Last April, I mentioned that I had “mecha that changed anime” as one of my search terms, and said that might be a good idea for its own post. Well, better late than never, and it’s going to be a series of posts rather than just one.
Note that it’s “mecha that changed anime”, not “landmarks of mecha anime”; the categories obviously have overlap, but anything that had impact outside its own genre is of particular significance, and non-anime mecha that had influence on anime are also eligible.
Continue reading Mecha That Changed Anime: Beginnings
Okay, a little background information. When the original Transformers cartoon ended in the west, several more Transformers series were made in Japan. The first one, Headmasters, was still mostly similar to the third US season (and the three-episode fourth season, which Japan didn’t get). So it was the next, Chojin Masterforce (Super God Masterforce), that was the first time Transformers was ever re-invented in Japan, and, while still in the same continuity, the first time it ever really “started over”, since Masterforce had no returning characters (except one villain who comes in fairly late).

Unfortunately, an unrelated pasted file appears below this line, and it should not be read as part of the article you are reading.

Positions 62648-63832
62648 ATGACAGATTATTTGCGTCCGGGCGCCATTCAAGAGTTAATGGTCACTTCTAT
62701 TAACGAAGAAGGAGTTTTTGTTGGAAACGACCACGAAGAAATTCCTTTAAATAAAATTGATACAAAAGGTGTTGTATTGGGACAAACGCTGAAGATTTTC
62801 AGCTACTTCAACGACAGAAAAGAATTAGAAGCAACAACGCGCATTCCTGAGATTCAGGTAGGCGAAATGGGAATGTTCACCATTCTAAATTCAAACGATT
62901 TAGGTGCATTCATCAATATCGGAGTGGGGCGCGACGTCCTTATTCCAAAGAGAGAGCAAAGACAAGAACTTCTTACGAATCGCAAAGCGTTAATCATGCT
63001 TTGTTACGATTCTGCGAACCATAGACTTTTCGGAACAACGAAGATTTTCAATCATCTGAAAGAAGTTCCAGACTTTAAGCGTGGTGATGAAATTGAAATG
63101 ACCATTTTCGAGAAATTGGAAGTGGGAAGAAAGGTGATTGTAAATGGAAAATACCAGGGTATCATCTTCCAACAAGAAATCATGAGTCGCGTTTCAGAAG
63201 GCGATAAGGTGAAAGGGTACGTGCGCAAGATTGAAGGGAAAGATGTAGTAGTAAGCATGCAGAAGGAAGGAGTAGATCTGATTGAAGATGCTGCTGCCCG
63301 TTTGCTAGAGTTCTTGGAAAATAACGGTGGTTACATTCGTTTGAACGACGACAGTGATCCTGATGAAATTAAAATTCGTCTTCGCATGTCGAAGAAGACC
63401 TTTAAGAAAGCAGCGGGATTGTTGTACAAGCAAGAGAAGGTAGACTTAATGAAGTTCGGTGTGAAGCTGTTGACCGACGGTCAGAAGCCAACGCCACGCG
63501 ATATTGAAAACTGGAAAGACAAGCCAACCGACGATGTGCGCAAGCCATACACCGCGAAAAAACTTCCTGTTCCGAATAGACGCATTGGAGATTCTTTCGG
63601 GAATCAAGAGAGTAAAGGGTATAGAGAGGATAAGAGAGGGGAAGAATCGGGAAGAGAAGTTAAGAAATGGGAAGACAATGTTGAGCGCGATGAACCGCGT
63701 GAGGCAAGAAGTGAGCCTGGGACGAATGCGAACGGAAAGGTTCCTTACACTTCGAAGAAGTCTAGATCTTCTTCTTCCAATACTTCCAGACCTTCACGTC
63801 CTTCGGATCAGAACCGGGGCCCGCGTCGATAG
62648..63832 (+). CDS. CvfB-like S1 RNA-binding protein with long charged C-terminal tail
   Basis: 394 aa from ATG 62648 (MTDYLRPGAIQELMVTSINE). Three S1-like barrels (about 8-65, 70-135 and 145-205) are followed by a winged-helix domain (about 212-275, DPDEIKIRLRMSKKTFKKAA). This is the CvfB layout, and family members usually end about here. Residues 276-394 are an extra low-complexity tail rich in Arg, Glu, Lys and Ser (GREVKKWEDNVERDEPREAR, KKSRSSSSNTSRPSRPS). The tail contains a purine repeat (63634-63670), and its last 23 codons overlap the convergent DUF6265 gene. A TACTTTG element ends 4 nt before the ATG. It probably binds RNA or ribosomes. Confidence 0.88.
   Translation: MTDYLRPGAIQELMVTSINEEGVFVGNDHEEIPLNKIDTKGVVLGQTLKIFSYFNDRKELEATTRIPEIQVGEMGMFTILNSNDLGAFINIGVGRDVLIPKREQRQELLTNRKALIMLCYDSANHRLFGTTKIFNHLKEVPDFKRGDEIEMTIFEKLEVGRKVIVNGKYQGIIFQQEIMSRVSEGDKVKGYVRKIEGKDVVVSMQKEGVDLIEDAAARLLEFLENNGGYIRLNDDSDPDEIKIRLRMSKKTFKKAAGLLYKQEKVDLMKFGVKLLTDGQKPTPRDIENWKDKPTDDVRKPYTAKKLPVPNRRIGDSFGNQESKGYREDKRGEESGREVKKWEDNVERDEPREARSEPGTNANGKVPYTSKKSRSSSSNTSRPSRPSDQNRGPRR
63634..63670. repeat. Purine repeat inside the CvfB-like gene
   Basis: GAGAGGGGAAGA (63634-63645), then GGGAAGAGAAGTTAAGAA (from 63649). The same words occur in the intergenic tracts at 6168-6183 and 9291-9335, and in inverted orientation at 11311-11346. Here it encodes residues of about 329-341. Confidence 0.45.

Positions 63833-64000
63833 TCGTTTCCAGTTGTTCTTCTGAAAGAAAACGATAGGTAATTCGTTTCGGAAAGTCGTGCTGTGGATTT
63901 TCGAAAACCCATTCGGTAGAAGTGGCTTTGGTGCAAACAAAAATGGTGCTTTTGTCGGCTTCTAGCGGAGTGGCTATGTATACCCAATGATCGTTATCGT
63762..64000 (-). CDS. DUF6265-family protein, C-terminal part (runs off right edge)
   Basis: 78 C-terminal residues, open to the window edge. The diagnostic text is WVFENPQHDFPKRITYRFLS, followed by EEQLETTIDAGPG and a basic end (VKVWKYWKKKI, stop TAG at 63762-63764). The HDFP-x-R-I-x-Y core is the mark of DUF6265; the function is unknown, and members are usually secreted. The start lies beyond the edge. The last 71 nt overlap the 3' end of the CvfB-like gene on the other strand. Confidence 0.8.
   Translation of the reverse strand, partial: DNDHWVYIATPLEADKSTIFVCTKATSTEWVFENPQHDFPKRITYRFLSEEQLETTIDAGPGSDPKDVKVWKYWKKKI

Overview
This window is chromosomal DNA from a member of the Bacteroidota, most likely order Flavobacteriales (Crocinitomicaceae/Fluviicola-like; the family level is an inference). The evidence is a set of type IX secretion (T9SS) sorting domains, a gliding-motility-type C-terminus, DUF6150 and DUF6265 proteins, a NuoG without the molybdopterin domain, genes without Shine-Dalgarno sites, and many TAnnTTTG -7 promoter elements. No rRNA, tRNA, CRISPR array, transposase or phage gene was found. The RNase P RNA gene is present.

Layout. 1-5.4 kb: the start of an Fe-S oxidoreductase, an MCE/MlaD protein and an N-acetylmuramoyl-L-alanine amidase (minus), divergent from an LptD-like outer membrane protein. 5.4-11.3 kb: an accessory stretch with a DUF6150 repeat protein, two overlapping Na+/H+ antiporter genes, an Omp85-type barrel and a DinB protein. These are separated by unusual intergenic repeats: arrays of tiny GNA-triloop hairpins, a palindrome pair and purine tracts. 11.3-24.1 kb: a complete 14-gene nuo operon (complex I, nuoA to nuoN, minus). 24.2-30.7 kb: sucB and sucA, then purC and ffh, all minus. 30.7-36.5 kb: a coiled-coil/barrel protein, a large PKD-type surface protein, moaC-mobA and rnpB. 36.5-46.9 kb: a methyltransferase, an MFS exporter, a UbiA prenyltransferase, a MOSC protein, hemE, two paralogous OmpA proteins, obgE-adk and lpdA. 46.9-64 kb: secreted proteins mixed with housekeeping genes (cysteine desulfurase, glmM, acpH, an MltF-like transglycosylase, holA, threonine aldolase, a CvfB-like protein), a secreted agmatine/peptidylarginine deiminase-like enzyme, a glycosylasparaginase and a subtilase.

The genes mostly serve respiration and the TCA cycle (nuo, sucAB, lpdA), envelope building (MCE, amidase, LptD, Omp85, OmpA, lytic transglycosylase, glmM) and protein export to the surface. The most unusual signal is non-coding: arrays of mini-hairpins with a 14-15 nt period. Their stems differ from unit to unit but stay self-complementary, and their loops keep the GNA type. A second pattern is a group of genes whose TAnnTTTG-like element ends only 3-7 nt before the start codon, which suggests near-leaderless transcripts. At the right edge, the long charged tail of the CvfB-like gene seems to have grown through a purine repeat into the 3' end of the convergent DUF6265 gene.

At first the show focuses on the Pretenders, Transformers that can disguise themselves as humans (in the case of the Autobots/Cybertrons) or monsters (the Decepticons/Destrons), but before long the Headmaster Juniors and Godmasters are introduced; both groups consist of humans who use special bracelets to combine with special but non-sentient “Transtectors” to become Transformers. Since that’s sort of like piloting a mecha, it’s often said that Masterforce’s way of distinguishing itself from other Transformers series was to be more like every other super robot anime. That’s true to an extent but it gets more complicated, particularly toward the end of the series.
But what I’ve noticed, and not seen mentioned before, is that Masterforce didn’t simply move closer to typical of a genre; it has a strong influence from one particular set of super robot anime; the original mecha series, Mazinger Z, and it’s sequels, Great Mazinger and Grendizer.
Continue reading The power to be a Godmaster or a Devil Z